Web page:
Civil-Military Relations in the Transition to Democracy: The Case of Mozambique

  • Joao Bernado Honwana


In the last few years Southern Africa has been forced to grapple with and redefine security priorities in a complex post-war period. Issues like demilitarisation, resettlement and restructuring of the armed forces in a way that contained erstwhile warring groups have become more strident than ever in the region. The paper focuses on the restructuring of the Mozambican armed services, which is taking place in the context of profound political transformation both at the domestic and regional levels. Its argument evolves around two main considerations: 1) that emerging democracies in Africa should espouse a concept of national security that adequately responds to the concerns of the citizens as much as those of the state, domestically, and promotes a common approach regionally; and 2) that in this context, the armed services should be oriented in such a way that, they do not threaten the new democratic political order but contribute positively to the consolidation of peace and national reconciliation,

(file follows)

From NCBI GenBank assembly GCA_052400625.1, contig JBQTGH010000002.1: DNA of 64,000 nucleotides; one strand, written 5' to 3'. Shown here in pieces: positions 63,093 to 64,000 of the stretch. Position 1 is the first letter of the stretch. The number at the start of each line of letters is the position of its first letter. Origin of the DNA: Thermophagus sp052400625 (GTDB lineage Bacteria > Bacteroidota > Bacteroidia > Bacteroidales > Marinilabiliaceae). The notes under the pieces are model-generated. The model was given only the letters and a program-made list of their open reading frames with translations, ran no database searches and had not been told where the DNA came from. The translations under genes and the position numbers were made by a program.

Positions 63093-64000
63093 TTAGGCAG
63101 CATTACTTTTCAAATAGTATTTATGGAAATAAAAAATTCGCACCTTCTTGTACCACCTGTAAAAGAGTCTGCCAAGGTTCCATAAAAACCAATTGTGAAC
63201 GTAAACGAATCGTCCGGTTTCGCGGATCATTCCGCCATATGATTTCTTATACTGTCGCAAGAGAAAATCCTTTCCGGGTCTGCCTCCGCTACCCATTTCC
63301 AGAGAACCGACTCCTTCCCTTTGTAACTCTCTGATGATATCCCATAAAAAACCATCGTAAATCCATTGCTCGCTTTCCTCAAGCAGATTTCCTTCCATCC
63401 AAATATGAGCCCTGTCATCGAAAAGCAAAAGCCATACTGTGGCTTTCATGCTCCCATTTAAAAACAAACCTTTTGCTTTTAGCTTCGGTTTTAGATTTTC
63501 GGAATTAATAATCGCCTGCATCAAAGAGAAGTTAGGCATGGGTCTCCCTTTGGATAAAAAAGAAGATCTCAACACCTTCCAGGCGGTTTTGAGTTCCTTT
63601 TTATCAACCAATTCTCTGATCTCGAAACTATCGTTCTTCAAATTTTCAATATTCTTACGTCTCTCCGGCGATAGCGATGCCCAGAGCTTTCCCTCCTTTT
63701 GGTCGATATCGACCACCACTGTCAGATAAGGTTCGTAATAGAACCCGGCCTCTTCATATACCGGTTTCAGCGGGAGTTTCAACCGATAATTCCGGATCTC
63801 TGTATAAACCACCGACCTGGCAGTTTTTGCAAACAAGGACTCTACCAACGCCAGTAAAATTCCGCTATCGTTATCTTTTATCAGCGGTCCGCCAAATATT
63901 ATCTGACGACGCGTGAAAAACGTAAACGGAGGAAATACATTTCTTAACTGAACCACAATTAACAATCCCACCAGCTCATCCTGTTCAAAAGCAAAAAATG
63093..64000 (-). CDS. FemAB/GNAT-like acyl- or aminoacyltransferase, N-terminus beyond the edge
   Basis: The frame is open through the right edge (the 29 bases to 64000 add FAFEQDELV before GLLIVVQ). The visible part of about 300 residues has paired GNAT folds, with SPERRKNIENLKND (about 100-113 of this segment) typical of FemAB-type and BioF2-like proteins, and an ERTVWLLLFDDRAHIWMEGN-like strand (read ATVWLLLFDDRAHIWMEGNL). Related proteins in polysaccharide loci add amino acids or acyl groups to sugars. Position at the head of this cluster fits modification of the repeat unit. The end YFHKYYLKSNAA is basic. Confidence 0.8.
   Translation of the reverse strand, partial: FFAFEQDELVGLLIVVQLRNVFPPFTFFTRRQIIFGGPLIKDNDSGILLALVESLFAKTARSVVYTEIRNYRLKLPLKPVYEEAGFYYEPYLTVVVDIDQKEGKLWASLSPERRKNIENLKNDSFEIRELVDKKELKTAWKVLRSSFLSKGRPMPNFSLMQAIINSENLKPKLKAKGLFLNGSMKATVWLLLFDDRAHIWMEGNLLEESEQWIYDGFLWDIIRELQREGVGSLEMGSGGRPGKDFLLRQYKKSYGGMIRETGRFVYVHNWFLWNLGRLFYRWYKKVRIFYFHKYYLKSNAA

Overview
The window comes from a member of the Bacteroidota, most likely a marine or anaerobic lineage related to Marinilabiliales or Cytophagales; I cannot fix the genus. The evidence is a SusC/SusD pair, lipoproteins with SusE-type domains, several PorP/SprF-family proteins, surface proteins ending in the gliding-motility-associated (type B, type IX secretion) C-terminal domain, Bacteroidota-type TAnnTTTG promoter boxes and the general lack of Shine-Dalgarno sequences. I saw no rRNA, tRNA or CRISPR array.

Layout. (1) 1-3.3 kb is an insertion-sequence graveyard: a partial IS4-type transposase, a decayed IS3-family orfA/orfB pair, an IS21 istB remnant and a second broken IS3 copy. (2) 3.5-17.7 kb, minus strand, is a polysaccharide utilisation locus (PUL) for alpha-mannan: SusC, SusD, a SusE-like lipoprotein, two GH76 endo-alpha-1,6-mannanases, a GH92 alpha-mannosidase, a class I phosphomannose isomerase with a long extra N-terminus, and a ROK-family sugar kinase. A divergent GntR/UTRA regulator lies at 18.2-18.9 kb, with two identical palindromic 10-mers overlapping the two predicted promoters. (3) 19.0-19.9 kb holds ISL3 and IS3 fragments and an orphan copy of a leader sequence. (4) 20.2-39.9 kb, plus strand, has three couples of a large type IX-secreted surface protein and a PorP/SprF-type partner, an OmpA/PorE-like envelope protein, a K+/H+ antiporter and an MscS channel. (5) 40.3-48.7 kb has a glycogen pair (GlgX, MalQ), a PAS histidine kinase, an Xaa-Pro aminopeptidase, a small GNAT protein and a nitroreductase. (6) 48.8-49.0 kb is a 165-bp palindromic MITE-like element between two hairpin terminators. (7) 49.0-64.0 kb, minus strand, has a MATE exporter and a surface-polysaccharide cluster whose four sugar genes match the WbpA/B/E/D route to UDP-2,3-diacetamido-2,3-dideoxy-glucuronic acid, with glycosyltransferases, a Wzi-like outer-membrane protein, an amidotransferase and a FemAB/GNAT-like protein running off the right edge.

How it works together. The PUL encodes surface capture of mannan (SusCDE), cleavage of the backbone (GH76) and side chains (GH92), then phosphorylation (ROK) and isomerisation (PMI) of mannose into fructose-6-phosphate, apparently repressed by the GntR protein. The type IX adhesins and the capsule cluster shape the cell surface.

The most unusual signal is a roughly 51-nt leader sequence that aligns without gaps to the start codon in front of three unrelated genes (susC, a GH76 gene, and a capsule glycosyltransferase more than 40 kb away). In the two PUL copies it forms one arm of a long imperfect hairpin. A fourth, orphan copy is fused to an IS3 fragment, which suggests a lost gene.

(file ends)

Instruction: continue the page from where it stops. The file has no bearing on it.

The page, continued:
Africa Development 1999, Vol. XXIV, Nos 3 & 4, 135-176

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eISSN: 0850-3907